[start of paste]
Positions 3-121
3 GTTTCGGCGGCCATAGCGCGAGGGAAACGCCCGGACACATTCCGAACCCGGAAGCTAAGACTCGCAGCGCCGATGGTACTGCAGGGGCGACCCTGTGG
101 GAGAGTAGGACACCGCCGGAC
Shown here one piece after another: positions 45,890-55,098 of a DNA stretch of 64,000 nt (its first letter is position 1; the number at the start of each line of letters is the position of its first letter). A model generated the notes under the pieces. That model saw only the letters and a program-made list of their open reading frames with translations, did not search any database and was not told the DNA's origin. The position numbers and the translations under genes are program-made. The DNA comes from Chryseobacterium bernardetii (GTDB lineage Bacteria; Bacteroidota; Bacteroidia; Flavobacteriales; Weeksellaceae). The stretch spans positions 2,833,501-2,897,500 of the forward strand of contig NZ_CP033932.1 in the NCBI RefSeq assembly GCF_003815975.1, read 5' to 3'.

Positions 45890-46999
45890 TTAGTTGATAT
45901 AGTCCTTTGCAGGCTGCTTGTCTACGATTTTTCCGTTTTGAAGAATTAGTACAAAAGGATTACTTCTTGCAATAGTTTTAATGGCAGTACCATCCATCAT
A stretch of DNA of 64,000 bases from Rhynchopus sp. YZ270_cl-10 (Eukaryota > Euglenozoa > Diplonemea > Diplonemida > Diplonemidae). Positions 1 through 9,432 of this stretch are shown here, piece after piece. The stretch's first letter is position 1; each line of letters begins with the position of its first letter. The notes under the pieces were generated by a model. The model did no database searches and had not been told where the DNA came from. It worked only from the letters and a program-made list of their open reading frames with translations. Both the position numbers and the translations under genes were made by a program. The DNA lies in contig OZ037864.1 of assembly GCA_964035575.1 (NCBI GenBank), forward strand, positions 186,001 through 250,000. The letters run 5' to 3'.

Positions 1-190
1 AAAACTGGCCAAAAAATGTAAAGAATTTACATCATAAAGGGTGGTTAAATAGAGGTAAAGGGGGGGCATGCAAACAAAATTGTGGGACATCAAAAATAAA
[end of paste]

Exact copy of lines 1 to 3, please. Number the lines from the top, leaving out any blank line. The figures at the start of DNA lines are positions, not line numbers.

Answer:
Positions 3-121
3 GTTTCGGCGGCCATAGCGCGAGGGAAACGCCCGGACACATTCCGAACCCGGAAGCTAAGACTCGCAGCGCCGATGGTACTGCAGGGGCGACCCTGTGG
101 GAGAGTAGGACACCGCCGGAC